The video game as an embodied tool extends the action of a given agent and creates
both opportunities and limitations for the agent using it. An activity consists of the rela-
tion between a subject and an object which is mediated by a tool. Tools can be a variety of
artifacts, found in our social and cultural life, that endow us with a diversity of opportu-
nities. When we use languages, we are drawing on a symbolic tool refined through gener-
ations. The socio-cultural perspective alerts us to the importance of considering tools and
context when thinking about learning and education. Different contexts and tools facili-
tate a variety of learning experiences (Vygotsky, 1978, 1986; Wertsch, 1991).
overview of research on the educational use of video games 199
dk-2006-3.book Page 200 Wednesday, August 23, 2006 9:08 AM
Edutainment titles within a socio-cultural approach
The area has yet to see the first edutainment titles extending from a socio-cultural
approach. The lack of specific titles comes from the fact that the socio-cultural approach
has less to do with the actual video game and more with the explorations, reflections, and
discussions that are activated around video games among students and teachers. It is
therefore natural that the socio-cultural is more about the perspective on the educational
use of a specific title rather than the actual development of a given title.
Studies within the area examine commercial video games developed purely for enter-
tainment from an educational perspective, because most existing edutainment titles are
found to be useless from a socio-cultural perspective. The existing edutainment titles fail
to facilitate meaningful, engaging, and deep learning experiences. The titles used are, for
example, Civilization III, SimCity 2000 and Europa Universalis II. The reasons behind the
choice of these particular titles are not explicit. However, they are all simulations of a par-
ticular subject area that students can engage with – challenging, exploring, and discussing
the video game in relation to their own game experiences. The possibility for the player to
invest something of himself in the game is central.
Discussion of findings – strengths and weaknesses of this approach
Since the beginning of the 1980s there has been interest in examining the social context
around video game experiences (i.e. Strein & Kachman, 1984), and in the mid-1990s the
socio-cultural approach really began to influence the area. In the Nordic countries, Jes-
sen’s study of video games described the informal play, culture, and learning experiences
around computer games mediated through social relations in particular (1995, 2001).
Jessen’s study led to interesting findings concerning peer learning around video games
and appreciation of the rich social interaction that mediated the game experience. The
appeal of video games to children closely relates to the match between children’s existing
play culture and the video game culture. This research never really goes beyond the infor-
mal learning processes surrounding video games, but points to the importance of incor-
porating them. This is strongly supported by Squire (2004) in his PhD dissertation exam-
ining several classes playing Civilization III. The explicit goal was to facilitate history
through Civilization III, especially through the surrounding social environment. Squire
The most important point in understanding how games engage players in educational environ-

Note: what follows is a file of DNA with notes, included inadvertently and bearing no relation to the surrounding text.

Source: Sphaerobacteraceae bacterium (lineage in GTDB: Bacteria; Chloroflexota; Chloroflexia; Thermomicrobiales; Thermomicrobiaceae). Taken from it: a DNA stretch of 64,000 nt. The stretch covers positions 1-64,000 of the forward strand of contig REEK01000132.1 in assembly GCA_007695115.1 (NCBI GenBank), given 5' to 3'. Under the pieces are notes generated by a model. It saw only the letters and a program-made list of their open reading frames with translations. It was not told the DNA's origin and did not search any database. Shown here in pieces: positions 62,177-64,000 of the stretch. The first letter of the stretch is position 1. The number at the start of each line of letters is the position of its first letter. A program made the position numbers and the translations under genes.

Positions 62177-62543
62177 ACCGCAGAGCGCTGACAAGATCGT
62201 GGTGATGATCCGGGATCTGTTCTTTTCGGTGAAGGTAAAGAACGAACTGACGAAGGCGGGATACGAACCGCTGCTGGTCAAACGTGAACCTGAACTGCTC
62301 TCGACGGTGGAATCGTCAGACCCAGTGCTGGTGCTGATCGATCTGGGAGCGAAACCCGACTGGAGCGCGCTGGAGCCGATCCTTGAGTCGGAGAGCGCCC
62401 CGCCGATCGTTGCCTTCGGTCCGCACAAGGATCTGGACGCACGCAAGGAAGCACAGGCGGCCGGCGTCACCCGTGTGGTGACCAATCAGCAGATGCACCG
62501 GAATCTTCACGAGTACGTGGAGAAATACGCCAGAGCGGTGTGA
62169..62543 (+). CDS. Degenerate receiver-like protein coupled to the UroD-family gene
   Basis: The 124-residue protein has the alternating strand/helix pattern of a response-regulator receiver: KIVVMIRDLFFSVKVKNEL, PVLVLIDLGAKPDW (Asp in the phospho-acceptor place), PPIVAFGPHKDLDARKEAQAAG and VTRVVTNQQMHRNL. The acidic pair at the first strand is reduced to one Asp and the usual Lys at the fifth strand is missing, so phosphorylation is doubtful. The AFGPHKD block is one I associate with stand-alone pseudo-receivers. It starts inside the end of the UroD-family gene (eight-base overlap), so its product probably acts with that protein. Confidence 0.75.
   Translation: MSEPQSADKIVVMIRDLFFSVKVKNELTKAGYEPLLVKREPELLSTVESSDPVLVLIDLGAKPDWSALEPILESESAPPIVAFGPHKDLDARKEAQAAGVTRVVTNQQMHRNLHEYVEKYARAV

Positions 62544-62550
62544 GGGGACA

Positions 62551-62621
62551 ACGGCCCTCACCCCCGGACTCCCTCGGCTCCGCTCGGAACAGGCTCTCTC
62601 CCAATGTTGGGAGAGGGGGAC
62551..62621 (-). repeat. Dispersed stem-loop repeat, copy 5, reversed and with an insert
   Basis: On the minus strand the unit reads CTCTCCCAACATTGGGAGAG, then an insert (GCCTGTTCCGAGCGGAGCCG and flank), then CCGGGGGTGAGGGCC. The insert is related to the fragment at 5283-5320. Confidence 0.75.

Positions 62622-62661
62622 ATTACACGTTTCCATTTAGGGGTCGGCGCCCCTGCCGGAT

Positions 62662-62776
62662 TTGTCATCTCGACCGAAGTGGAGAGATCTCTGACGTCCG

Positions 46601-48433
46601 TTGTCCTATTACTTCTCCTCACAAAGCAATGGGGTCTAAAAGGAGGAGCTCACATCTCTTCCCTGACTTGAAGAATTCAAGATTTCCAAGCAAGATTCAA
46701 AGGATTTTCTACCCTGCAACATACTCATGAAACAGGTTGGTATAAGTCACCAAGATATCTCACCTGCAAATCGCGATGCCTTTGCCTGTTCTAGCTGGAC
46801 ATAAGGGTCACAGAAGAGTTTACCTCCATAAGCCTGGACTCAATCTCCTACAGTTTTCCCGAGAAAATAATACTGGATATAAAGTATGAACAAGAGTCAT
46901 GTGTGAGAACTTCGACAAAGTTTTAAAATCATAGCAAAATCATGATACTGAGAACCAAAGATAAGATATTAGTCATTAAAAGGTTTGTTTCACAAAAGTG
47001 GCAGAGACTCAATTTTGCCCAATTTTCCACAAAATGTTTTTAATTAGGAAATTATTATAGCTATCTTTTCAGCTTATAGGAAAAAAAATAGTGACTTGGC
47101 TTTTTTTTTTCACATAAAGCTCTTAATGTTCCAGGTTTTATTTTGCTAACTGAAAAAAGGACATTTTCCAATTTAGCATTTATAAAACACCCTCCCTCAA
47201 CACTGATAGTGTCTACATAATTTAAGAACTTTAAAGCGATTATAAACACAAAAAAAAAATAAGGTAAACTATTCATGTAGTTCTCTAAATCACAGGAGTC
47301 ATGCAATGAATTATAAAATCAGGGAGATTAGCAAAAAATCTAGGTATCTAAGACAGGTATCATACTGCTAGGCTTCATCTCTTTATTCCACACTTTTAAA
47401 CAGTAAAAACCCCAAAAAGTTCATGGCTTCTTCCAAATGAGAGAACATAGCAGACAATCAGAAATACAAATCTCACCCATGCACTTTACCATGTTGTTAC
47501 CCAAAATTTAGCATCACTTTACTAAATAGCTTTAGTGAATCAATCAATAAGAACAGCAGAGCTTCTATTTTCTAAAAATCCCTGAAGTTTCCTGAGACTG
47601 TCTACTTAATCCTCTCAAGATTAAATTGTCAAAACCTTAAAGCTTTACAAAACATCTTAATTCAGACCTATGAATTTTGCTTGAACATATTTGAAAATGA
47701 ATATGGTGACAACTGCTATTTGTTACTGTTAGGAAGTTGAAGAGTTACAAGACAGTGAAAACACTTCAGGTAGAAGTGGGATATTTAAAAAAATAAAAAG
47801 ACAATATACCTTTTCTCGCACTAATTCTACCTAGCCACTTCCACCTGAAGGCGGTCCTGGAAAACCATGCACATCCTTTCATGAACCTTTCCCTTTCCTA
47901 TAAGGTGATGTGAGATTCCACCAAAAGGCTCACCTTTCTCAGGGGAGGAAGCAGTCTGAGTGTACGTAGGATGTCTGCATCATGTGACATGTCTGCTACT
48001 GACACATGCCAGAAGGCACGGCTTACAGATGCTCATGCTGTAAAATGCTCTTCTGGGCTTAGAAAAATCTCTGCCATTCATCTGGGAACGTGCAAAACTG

ments may be that good games engage players in multiple ways and the interplay between these
different forms creates dynamic learning opportunities. Different play styles and tastes enriched
classroom conversations, often leading to discussions that produce important ‘taken-as-shared’
meanings. [...] Discussions between different player types drove them to articulate and defend
different strategies, even rethinking their orientation to the game. (2004: 241)
200 digital kompetanse | 3-2006
dk-2006-3.book Page 201 Wednesday, August 23, 2006 9:08 AM
From a socio-cultural perspective, video games do not lend themselves to learning by
rote. Instead, the goal should be the exploration of relationships between variables,
events, and complex patterns. In a socio-cultural perspective, video games are the tools
for constructing a viable learning experience, but not the learning experience per se.
Video games mediate discussion, reflection, facts, and analysis facilitated by the sur-
rounding classroom culture and the student’s identity. In other words, video games are
interesting not for their content but for the way new explorations initiate negotiations,
constructions, and journeys into knowledge (Gee, 2003; Jessen, 2001; Kaptelinin & Cole,
1997; Linderoth, 2002; Squire, 2004).
Gee (2003) speaking from a socio-cultural perspective, has given one of the strongest
theoretical accounts for understanding the learning mechanisms in video games,
although not necessarily directly useful in an educational setting. His overarching idea is
that children learn to participate in new domains by playing video games. They learn to
make sense of new areas, especially by engaging with others, discussing, reflecting, and
sharing. A key area in play activity is the role of critical thinking, which the social practice
around the video game constantly calls for.
Gee (2003) presents five main areas of interest concerning video games that are also of
interest for educational purposes. He sees these as intrinsic qualities of video games that
can be useful in a school setting to facilitate learning in a more meaningful and engaging
way: The first quality is that of semiotic domains. Like other activities in life, video games
are a semiotic domain that can be learned slowly. One learns to make sense of and navigate